Is an Intern Supposed to Get Paid?

posted by Scott Behren  |  Jun 4, 2010 8:24 PM [EST]  |  applies to Florida

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Many times a student intern is working for an employer without getting paid for the hours worked. In addition, when the intern is not paid as an employee, they are also not entitled to the benefits of other employment laws such as those prohibiting sexual harassment and discrimination.

So the question is when must a student intern be paid and treated as an employee rather than merely an intern? Well the Department of Labor has recently released some guidelines that give some information as to when a student intern needs to be paid an hourly wage and/or overtime pay.  See the attached Fact Sheet.  Department of Labor Fact Sheet on Interns

The Department of Labor has opined that the intern is not entitled to be paid an hourly wage where the intern is working for his or her own educational benefit.

In order to qualify for this limited exception, the internship must meet a six-factor test:

The internship, even though it includes actual operation of the facilities of the employer, is similar to training which would be given in an educational environment.

The more an internship program is structured around a classroom or academic experience as opposed to the employer’s actual operations, the more likely the internship will be viewed as an extension of the individual’s educational experience.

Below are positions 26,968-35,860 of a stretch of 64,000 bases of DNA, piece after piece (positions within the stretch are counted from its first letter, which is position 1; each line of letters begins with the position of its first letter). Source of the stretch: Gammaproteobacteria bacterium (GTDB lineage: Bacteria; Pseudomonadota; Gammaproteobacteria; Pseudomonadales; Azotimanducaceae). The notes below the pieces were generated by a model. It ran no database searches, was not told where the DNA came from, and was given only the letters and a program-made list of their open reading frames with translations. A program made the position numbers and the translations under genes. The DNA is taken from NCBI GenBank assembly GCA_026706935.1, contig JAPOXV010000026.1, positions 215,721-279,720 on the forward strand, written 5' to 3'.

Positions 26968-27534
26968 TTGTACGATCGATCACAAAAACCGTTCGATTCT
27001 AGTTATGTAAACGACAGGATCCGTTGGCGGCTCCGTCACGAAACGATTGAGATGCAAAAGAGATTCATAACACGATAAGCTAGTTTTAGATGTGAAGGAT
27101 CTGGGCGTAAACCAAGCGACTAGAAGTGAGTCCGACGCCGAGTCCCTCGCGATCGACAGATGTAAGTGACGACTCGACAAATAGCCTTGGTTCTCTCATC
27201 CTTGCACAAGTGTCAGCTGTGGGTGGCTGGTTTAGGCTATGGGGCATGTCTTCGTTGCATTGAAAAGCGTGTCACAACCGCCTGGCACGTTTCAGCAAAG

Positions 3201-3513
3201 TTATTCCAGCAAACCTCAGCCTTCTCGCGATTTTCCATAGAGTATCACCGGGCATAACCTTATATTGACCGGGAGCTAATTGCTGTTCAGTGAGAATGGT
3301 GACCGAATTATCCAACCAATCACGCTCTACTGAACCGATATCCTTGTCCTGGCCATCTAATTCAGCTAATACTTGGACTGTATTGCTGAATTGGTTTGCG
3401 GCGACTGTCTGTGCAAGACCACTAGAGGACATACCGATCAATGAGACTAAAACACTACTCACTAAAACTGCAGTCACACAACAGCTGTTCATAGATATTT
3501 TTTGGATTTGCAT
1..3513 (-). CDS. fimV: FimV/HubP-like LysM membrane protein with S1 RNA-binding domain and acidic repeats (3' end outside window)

The internship experience is for the benefit of the intern.

In essence, the more the internship provides the individual with skills that can be used in multiple employment settings, as opposed to skills particular to one employer’s operation, the more likely the intern would be viewed as receiving training.

The intern does not displace regular employees, but works under close supervision of existing staff.

If the employer would have hired additional employees or required current employees to work additional hours but for the presence of interns, the internship better resembles an employment relationship.

The employer that provides the training derives no immediate advantage from the activities of the intern and on occasion its operations may actually be impeded.

If the intern receives the same level of supervision as the employer’s regular workforce, this would suggest an employment relationship, rather than training.

The intern is not necessarily entitled to a job at the conclusion of the internship; and

The employer and the intern understand that the intern is not entitled to wages for the time spent in the internship.

The fact sheet notes that the internship should be for a fixed duration, and not be used as a trial period in which the employer evaluates the intern’s work performance for future work.
If all of these criteria are met, an employment relationship is not deemed to exist, and FLSA requirements do not apply. However, the exemption is supposed to be interpreted narrowly so if there is any doubt, it would be deemed to be an employment relationship rather than an internship.   However, in each case, you should confer with an employment attorney to determine whether you would be deemed an employee or not.

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